She said: "A lot of women are not well equipped to deal with the aggression in council meetings.
"Then women who tend to be adversarial and aggressive get criticised and judged unfairly."
She believes having women from all backgrounds in politics is crucial in a representative democracy, especially as the policies affect them.
Hannah Perkins (Lib Dem) is running for her first ever elections, hoping to win a seat at Swale Borough Council and Faversham Town Council.
"Allowing women with small babies to bring them into the chamber, or providing crèche facilities or help with the financial pressures of childcare when being a councillor may also open the door a little to allowing single mothers more likelihood of being able to stand..." - Hannah Perkins
Swale has the lowest proportion of all the borough and districts with just over a quarter of candidates being female.
Hannah said: “I was saddened but not especially surprised to see that only 26% of the candidates for seats in Swale Borough Council were women.
"Living in the South East is expensive. Both parents in the majority of households will now be working.
"The time commitment involved in working for your community throughout the year, letting people know what you are doing, answering casework and then running a successful campaign is huge.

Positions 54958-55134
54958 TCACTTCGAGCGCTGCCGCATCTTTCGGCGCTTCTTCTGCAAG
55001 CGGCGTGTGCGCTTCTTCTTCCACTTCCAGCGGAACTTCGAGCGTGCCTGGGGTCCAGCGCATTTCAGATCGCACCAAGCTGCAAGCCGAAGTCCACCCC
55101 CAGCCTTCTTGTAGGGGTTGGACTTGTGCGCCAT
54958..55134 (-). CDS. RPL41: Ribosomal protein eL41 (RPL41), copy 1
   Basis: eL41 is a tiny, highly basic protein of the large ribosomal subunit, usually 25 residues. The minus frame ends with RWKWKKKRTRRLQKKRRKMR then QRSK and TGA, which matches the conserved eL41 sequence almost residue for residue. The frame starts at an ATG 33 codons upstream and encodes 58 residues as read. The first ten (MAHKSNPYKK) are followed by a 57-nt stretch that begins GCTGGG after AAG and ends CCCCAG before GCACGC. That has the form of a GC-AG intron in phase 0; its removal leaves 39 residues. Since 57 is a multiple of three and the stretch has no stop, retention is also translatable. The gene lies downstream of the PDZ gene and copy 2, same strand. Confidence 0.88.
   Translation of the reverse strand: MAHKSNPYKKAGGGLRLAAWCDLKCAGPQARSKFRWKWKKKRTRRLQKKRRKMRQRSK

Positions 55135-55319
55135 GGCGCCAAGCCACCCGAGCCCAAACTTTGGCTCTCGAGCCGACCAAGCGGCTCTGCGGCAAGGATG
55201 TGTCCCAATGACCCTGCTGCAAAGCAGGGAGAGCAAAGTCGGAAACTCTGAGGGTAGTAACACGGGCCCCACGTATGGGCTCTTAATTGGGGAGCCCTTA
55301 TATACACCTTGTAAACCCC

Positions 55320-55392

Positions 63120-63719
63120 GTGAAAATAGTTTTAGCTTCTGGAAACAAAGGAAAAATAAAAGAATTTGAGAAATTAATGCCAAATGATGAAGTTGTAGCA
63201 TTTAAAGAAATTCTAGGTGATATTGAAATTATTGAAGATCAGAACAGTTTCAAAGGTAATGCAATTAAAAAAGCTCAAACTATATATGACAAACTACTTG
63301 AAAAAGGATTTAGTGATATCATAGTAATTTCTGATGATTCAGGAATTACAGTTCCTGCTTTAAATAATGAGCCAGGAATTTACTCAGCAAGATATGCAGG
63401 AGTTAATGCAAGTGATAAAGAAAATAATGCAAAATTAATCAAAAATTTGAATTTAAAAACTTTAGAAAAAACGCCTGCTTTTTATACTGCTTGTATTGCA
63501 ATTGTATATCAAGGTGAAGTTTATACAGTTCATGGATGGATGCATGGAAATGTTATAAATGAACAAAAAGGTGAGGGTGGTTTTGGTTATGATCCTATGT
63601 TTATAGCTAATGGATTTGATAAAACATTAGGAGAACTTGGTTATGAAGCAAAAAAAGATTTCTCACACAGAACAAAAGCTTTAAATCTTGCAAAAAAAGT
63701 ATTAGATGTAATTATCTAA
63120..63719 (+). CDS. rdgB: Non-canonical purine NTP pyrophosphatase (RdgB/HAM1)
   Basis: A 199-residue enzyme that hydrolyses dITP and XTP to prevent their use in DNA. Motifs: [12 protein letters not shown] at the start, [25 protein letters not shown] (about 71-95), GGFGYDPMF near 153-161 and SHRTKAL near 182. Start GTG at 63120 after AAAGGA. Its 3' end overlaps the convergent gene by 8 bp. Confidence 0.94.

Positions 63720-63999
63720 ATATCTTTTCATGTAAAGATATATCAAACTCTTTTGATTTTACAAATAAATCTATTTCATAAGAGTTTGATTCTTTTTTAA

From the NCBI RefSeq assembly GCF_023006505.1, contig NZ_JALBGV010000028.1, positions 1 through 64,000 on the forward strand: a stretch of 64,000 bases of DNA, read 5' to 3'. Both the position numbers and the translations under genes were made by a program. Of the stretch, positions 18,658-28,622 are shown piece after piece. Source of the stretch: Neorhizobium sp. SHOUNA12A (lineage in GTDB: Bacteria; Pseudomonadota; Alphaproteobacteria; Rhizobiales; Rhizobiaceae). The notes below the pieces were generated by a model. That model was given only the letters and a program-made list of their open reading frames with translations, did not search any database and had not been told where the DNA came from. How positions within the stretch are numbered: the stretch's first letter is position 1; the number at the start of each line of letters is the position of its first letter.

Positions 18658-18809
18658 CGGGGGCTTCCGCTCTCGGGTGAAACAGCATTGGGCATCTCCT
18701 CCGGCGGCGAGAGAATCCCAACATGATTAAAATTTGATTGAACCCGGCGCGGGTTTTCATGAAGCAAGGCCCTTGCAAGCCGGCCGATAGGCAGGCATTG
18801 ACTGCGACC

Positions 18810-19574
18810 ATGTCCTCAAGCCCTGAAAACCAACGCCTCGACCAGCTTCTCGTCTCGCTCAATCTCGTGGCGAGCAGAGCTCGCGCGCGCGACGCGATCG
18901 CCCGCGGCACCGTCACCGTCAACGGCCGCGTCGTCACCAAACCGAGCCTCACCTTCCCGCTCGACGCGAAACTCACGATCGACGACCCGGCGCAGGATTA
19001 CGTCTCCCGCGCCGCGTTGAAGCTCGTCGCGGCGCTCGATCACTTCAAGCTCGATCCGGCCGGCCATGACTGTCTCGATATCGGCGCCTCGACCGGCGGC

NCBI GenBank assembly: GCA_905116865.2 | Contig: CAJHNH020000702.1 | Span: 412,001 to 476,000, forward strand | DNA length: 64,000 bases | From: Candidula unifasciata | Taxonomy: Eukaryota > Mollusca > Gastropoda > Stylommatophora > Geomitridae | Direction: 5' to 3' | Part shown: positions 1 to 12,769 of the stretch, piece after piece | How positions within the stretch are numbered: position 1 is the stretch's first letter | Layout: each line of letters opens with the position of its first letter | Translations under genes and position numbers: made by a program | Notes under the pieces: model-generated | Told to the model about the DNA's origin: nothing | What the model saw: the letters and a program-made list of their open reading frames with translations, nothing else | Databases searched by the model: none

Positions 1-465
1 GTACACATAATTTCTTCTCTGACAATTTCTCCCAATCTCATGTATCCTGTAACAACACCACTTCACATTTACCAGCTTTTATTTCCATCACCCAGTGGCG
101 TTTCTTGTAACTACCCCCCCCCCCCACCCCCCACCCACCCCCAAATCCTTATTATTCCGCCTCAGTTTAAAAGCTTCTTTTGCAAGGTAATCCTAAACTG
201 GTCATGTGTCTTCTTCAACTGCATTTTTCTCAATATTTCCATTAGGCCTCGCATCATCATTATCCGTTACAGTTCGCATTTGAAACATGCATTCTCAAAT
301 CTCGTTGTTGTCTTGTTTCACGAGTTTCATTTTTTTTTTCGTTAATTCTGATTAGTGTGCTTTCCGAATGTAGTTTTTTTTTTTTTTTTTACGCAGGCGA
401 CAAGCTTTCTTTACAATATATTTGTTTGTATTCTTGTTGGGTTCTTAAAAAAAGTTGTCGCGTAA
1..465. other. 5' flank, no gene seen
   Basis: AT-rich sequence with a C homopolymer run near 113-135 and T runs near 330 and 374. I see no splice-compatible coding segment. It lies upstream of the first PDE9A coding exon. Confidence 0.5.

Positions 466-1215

"I am in the privileged position of having my own business which means I can organise my time to include political engagement, I also have a very supportive husband and understanding children."
Hannah, who runs a catering company called Vegan Perks, added councils need to look at how they run meetings to "encourage a diverse and representative voice for the people".
She believes a review of meeting times and a look into flexible working or proxy voting could open up opportunities for other people.
Hannah added small steps like this could change the perception of "a woman's role" as she is often asked where her children are when she is campaigning or at public meetings.
She said: "Public perception of women’s roles are prohibitive to the success of female candidates who also suffer under the first past the post electoral system.
"Allowing women with small babies to bring them into the chamber, or providing crèche facilities or help with the financial pressures of childcare when being a councillor may also open the door a little to allowing single mothers more likelihood of being able to stand."
Hannah also echoed concerns about social media saying "violence and abuse online are yet another challenge to women’s political engagement".
She added: "Putting yourself into the public eye knowing that you are likely to experience some level of abuse is incredibly scary.
"On a local level, I have experienced this first hand in a way that my male counterparts have not and to nowhere near the levels experienced by women of colour and trans women."
However she says her team are supportive and have a "progressive outlook" on how time management to encourage more diverse candidates.
More than 450 women have put their name on the ballot for the district and local elections next Thursday.